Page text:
4 Ways to Utilize Group Decision-Making in the Classroom
A complete education is about more than just the material covered on tests; it’s about preparing students to be citizens in the real world. Learning how to participate in group decision-making from a young age can help students understand how everyone has an active role to play in society, whether as a juror, a voter, a manager, a teacher, a community organizer or simply someone who knows how to reach a consensus and choose a decisive path of action.
The good news is that utilizing group decision-making in the classroom can be just as fun and engaging as it is informative. It’s a chance for students to collaborate, ask questions, learn about group dynamics and feel proud of their contribution to a larger sum.
Create a Classroom Society
Societies include a great deal of decision-making, so it only makes sense that creating a mock society would uphold these same principles. It gives students the opportunity to take part in everything from deciding on leadership style to creating an economy and writing bylaws.
As the teacher, you’ll have to set guidelines and help guide the group through the creation of their society. This exercise presents an opportune chance to touch on different governments throughout history and around the world. Your classroom can either establish one model and stick to it for an extended period or introduce new options each month, quarter or semester.
Solve Applicable, Real-World Issues
Allowing students to practice problem-solving on real, tangible issues helps them understand that choices come with consequences—whether positive or negative. For example, let’s say your class will be getting a pet. As the teacher, it’d be easy enough to adopt a guinea pig, hamster or goldfish and set up a suitable habitat over the weekend. But instances like this can also be great teaching moments. What if you instead asked your students to research potential pet options and give short persuasive presentations? What if everyone got a vote in choosing and naming the pet? The students will feel more connected to the outcome because they had a say, and they’ll learn the power of preparing for a decision rather than winging it last minute.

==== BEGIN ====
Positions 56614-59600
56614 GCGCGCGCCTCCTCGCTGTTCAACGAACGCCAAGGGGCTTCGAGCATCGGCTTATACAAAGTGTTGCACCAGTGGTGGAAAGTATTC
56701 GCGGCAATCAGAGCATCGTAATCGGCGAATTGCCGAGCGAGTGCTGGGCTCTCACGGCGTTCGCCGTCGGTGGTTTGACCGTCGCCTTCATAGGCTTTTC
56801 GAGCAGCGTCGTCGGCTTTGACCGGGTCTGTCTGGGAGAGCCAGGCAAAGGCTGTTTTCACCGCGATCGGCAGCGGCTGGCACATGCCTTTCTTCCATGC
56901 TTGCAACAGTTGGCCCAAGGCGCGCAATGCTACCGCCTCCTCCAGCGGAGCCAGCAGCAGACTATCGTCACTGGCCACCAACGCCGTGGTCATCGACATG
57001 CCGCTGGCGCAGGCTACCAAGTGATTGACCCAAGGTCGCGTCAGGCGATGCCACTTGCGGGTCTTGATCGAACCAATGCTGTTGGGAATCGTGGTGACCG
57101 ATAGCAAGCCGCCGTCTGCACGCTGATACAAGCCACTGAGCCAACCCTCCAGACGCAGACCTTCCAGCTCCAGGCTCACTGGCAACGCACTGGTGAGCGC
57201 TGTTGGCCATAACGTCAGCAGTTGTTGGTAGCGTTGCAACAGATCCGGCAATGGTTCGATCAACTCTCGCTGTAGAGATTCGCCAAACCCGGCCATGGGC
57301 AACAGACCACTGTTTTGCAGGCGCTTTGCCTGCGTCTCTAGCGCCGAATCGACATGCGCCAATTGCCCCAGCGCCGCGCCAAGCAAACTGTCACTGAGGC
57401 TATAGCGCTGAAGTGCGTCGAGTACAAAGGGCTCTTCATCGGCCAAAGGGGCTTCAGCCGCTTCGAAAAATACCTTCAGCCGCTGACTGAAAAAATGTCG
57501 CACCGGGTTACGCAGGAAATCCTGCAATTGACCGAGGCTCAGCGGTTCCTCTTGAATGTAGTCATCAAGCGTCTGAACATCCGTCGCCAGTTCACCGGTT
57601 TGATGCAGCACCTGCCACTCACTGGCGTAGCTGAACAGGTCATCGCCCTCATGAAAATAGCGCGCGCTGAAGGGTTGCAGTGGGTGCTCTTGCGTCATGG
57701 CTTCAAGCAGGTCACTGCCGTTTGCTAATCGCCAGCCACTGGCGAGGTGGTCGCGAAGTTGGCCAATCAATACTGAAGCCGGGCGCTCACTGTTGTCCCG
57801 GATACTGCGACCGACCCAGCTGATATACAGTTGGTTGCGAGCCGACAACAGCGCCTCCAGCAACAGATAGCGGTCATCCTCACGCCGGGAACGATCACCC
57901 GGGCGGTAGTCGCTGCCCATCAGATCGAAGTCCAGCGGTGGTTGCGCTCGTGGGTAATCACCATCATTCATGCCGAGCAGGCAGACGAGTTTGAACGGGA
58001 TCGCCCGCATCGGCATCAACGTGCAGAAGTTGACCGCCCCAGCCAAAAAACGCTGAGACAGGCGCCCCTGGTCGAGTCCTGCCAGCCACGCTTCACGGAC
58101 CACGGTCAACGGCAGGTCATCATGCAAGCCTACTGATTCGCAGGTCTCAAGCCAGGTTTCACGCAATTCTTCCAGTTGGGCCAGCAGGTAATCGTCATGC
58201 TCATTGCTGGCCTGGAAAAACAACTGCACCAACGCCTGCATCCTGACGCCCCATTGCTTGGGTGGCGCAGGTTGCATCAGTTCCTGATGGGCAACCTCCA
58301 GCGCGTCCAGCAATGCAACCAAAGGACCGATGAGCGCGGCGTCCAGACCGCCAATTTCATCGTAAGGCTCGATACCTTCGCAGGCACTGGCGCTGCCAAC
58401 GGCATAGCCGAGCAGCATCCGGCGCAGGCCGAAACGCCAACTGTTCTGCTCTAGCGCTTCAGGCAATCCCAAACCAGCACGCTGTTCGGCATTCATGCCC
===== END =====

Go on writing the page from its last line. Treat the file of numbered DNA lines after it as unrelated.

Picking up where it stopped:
It’s important to establish which decision-making model your class will use before casting the vote. You could operate on a simple majority, or you could ask each student to rank the top five options from most preferred to least preferred. You could eliminate low-performing choices one by one, or you could require unanimity to pass the motion. It just goes to show how many options there are outside of decision by authority alone.
Review Course Material as a Group
Looking for a more compelling way to gauge student comprehension than a pop quiz? Try making review sessions a group activity with a classroom response system. This strategy has a few built-in advantages: everyone can answer at their own pace and any confusion or disagreement about correct answers becomes obvious, meaning you can take time to address why it may be occurring.
If you ask a question and two-thirds of your students answer it correctly but the other one-third return a different answer, you’ll know it’s time to backtrack and revisit that lesson so everyone is on the same page. If everyone returns a unanimous answer, you’ll know they’re equipped with the knowledge to make the right decision come exam time.
Host a Classroom Debate
A well-structured classroom debate can include every single member of the class at once. One team argues in favor of a statement or premise; another argues as the opposition. The audience members ask questions, provide opinions and ultimately vote to decide who’s won the debate. You can apply this activity to any subject: social studies, history, English, science, and yes, even math. Just make sure the rules and objectives are crystal clear from the outset.
These suggestions represent just four ways to utilize group decision-making in the classroom, but they all emphasize collaboration, logical reasoning and abstract analysis in their own way.